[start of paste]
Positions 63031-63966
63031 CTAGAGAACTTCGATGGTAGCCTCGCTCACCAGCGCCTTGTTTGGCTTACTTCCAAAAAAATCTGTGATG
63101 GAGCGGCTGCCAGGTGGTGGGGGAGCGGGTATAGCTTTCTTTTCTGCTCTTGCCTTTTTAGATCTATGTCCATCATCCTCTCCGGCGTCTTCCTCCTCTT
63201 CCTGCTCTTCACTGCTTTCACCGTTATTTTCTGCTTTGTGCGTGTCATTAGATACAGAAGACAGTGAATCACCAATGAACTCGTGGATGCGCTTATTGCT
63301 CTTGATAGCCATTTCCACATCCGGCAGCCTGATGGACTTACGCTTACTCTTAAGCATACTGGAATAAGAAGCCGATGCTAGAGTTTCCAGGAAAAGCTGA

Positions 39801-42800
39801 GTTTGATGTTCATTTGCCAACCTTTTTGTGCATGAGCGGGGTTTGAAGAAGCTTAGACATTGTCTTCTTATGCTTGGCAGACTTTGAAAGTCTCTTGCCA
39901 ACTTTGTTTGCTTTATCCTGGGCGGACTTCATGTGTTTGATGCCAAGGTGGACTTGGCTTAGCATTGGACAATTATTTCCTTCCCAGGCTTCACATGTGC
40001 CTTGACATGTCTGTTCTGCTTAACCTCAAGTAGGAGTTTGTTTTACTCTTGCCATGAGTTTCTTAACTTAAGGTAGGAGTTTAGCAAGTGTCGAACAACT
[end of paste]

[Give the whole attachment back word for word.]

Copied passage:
Positions 63031-63966
63031 CTAGAGAACTTCGATGGTAGCCTCGCTCACCAGCGCCTTGTTTGGCTTACTTCCAAAAAAATCTGTGATG
63101 GAGCGGCTGCCAGGTGGTGGGGGAGCGGGTATAGCTTTCTTTTCTGCTCTTGCCTTTTTAGATCTATGTCCATCATCCTCTCCGGCGTCTTCCTCCTCTT
63201 CCTGCTCTTCACTGCTTTCACCGTTATTTTCTGCTTTGTGCGTGTCATTAGATACAGAAGACAGTGAATCACCAATGAACTCGTGGATGCGCTTATTGCT
63301 CTTGATAGCCATTTCCACATCCGGCAGCCTGATGGACTTACGCTTACTCTTAAGCATACTGGAATAAGAAGCCGATGCTAGAGTTTCCAGGAAAAGCTGA

Positions 39801-42800
39801 GTTTGATGTTCATTTGCCAACCTTTTTGTGCATGAGCGGGGTTTGAAGAAGCTTAGACATTGTCTTCTTATGCTTGGCAGACTTTGAAAGTCTCTTGCCA
39901 ACTTTGTTTGCTTTATCCTGGGCGGACTTCATGTGTTTGATGCCAAGGTGGACTTGGCTTAGCATTGGACAATTATTTCCTTCCCAGGCTTCACATGTGC
40001 CTTGACATGTCTGTTCTGCTTAACCTCAAGTAGGAGTTTGTTTTACTCTTGCCATGAGTTTCTTAACTTAAGGTAGGAGTTTAGCAAGTGTCGAACAACT